- Decreases weight and increases buoyancy for lower density in finished parts
- Versatile use – adaptable to a variety of production processes including high shear liquid mixing systems
- Delivers stable voids for reduced thermal conductivity and dielectric constant in syntactic foams
- Provides excellent water and oil resistance for use in underwater applications
- Very good strength-to-density ratio for use in a variety of construction and oil and gas applications
- Good choice for dead-pressing resistant emulsion explosives
3M™ Glass Bubbles XLD3000 are hollow glass spheres with a typical density of 0.23 g/cc and an isostatic crush strength of 3,000 psi. These glass bubbles are designed for numerous applications such as deep water syntactic foams and airless spray coatings. The bubbles produce strong, stable voids with low thermal conductivity, helping the coating achieve the necessary compressive strength.
Airless Spray Coatings
Higher filler loading
3M glass bubbles XLD3000 bubbles can be used in many applications. One area where they excel is in airless spray coatings. Here's how it works — an airless spray pumps a liquid that shoots through a nozzle. When bubbles are added to a coating, they have to survive this process and remain intact, meaning it's important to pick bubbles on the basis of strength. Our bubbles offer sufficient strength at a minimal density.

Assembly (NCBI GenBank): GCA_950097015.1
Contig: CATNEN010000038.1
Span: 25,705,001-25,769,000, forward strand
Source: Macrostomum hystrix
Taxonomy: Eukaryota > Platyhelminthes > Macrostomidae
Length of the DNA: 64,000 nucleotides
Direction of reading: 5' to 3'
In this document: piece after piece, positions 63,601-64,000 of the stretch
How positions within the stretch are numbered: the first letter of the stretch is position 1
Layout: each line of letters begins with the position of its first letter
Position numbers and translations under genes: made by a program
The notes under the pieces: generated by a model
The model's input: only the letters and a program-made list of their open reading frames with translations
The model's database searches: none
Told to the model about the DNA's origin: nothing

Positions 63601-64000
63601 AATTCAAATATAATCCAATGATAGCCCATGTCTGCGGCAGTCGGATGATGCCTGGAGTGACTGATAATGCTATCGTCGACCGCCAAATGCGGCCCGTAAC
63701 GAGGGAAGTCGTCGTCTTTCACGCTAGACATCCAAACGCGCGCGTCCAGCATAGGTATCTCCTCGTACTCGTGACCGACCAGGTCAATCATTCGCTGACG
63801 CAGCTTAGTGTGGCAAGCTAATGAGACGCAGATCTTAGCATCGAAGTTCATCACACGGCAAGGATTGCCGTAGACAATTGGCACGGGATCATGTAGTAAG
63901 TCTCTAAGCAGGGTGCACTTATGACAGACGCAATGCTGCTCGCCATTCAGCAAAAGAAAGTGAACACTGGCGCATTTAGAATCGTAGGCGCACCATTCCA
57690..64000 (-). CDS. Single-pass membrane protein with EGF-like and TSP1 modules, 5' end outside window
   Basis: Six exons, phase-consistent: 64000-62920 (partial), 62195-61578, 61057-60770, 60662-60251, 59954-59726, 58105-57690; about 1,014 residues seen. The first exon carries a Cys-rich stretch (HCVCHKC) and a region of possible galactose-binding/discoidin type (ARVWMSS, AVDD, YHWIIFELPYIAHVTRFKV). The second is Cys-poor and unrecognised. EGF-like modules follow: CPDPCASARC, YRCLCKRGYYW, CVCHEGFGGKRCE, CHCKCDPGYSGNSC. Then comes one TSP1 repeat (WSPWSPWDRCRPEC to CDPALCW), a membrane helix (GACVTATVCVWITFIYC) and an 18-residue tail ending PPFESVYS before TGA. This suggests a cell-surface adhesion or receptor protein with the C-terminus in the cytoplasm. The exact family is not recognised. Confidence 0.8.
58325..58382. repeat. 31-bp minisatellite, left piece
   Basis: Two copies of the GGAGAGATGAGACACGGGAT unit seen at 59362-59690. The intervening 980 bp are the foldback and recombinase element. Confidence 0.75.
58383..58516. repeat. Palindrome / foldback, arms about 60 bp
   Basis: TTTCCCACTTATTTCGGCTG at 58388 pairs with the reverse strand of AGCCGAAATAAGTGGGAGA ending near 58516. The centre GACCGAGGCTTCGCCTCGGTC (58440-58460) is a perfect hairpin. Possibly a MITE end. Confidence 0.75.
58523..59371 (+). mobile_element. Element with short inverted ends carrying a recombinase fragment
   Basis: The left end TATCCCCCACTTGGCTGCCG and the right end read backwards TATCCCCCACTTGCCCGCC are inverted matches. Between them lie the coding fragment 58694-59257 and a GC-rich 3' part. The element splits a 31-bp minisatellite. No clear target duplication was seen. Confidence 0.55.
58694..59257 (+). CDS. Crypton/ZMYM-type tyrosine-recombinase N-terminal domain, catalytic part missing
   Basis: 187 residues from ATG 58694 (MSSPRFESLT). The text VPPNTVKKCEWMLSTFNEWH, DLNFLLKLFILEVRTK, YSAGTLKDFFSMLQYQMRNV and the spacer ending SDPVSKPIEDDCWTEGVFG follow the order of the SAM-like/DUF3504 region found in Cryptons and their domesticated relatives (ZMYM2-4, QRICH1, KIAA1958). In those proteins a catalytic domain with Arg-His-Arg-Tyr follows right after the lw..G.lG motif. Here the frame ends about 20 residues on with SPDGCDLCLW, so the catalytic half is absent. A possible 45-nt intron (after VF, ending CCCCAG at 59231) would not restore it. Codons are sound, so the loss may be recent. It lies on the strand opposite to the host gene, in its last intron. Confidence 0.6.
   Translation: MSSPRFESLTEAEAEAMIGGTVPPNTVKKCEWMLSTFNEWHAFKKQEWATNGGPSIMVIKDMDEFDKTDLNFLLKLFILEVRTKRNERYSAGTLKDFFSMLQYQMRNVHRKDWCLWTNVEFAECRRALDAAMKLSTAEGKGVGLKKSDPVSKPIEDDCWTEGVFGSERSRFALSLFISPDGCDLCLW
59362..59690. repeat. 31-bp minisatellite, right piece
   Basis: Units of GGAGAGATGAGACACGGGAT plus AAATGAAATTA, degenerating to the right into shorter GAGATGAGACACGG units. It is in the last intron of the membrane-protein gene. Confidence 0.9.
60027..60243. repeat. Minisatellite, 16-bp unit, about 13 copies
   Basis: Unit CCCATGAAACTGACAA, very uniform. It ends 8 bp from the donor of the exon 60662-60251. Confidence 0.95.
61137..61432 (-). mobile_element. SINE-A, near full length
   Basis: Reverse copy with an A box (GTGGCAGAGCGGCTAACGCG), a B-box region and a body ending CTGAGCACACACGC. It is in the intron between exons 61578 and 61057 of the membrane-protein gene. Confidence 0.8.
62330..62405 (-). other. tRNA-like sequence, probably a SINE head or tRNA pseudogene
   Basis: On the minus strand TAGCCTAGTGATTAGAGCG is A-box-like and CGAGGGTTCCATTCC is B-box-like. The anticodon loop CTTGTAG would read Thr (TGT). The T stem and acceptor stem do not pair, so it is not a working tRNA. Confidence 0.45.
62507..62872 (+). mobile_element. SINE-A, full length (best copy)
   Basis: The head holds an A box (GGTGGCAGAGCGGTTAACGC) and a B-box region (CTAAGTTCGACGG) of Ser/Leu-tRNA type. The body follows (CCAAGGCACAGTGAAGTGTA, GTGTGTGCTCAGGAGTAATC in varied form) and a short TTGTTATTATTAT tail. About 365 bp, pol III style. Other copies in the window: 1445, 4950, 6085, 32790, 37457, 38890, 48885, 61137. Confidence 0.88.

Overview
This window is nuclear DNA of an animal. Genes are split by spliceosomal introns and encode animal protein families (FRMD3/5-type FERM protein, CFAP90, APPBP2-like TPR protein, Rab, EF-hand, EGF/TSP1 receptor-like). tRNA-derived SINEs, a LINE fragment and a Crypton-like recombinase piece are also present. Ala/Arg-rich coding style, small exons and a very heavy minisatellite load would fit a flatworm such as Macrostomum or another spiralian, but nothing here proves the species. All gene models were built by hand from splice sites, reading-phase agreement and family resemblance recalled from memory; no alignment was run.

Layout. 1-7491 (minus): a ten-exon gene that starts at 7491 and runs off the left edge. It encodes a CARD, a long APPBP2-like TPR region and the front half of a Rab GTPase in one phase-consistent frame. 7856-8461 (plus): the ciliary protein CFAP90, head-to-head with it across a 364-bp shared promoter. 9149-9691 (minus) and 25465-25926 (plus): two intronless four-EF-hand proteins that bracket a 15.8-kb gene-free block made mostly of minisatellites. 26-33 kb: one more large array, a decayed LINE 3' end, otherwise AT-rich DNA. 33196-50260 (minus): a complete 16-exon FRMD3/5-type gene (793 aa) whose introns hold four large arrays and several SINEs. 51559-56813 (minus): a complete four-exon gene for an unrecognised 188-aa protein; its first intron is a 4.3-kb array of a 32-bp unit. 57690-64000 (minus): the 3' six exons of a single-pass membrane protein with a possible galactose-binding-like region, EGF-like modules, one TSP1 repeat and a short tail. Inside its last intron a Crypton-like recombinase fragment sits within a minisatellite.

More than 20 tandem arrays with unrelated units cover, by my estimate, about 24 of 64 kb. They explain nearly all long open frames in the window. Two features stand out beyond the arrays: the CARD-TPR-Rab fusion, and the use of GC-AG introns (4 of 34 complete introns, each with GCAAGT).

In general most of airless spray equipment is in the 2,500-4,000 psi range. Our XLD3000 may work well for airless spray depending upon the formulation. It's not just the fact that it has a 3,000 psi rating, this bubble has an average diameter of 30 microns, and 0.23 g/cc density. This unique combination of strength, overall particle size and density means this bubble may be well suited for airless spray coatings.
Pushing the Limits: a Proud History of Innovation
Hollow glass bubble technology was developed by 3M in the 1960s. Riser buoyancy modules and wet pipe flowline insulation using the first glass bubble-filled syntactic foams were capable of surviving down to 5,000 feet below sea level. Today, advancements in the strength-density ratio of glass bubbles enable these materials to be used down to 10,000 feet and development efforts are rapidly progressing to extend those capabilities to 13,000-15,000 feet, and beyond.
Other applications include
- Paints and coatings
- Thermoset rubber and plastic
- Insulation and buoyancy
- Wet pipe flowline insulation